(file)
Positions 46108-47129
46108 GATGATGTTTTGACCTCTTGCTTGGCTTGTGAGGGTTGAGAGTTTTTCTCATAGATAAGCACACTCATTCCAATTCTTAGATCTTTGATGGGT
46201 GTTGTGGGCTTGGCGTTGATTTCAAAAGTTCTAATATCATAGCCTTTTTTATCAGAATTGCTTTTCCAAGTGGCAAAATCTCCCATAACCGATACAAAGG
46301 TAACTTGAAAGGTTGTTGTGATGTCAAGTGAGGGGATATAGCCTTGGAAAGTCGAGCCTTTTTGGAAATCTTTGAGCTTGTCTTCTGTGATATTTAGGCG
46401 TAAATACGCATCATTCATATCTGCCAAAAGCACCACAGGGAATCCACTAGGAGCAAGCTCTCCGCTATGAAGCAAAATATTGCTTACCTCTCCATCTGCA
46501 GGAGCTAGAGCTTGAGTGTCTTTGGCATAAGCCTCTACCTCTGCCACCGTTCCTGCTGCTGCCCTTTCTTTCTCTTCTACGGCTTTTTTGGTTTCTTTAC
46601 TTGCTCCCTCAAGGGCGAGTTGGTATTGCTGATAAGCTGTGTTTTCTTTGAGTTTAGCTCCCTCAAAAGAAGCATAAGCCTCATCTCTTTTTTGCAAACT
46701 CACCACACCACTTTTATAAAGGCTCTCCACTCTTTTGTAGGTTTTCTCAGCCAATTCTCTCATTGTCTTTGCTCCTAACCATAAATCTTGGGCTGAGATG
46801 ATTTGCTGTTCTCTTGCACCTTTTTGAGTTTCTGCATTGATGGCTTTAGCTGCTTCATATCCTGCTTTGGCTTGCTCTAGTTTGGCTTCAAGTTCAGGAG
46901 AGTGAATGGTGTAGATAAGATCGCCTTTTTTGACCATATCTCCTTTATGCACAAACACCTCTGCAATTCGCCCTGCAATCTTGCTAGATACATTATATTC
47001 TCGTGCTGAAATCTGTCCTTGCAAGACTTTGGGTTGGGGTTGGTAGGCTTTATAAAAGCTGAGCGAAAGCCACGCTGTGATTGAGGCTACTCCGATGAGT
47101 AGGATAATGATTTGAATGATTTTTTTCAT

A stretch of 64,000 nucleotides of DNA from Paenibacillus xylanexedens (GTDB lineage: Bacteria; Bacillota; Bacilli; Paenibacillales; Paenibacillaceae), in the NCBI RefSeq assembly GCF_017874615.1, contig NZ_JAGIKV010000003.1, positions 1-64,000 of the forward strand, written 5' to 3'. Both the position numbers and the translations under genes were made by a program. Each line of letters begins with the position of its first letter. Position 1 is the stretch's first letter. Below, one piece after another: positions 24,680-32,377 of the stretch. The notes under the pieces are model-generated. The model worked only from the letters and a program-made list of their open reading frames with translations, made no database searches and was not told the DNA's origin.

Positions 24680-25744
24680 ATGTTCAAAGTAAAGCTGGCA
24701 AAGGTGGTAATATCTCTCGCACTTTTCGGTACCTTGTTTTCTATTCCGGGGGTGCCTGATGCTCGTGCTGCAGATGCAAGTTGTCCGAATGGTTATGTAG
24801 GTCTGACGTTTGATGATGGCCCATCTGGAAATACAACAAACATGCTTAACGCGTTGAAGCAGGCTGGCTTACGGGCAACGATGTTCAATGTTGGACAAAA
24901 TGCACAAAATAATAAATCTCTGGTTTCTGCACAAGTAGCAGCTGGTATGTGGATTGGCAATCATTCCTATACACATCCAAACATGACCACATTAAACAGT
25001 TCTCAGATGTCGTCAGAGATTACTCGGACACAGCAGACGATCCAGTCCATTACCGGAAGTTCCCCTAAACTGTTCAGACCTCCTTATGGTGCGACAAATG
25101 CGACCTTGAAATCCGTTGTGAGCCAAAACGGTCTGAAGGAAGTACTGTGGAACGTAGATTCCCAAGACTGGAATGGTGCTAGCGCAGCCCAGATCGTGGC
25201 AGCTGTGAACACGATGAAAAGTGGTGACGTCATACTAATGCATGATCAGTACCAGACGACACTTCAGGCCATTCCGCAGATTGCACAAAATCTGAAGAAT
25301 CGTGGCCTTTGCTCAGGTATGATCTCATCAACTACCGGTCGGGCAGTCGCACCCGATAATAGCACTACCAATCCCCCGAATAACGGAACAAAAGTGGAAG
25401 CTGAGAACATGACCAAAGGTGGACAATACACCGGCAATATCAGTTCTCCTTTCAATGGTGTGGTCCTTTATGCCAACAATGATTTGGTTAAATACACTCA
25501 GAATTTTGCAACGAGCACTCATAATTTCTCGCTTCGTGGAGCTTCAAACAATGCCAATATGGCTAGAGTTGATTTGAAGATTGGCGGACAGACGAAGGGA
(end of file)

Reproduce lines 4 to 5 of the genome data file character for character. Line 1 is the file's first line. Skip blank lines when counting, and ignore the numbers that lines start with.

46301 TAACTTGAAAGGTTGTTGTGATGTCAAGTGAGGGGATATAGCCTTGGAAAGTCGAGCCTTTTTGGAAATCTTTGAGCTTGTCTTCTGTGATATTTAGGCG
46401 TAAATACGCATCATTCATATCTGCCAAAAGCACCACAGGGAATCCACTAGGAGCAAGCTCTCCGCTATGAAGCAAAATATTGCTTACCTCTCCATCTGCA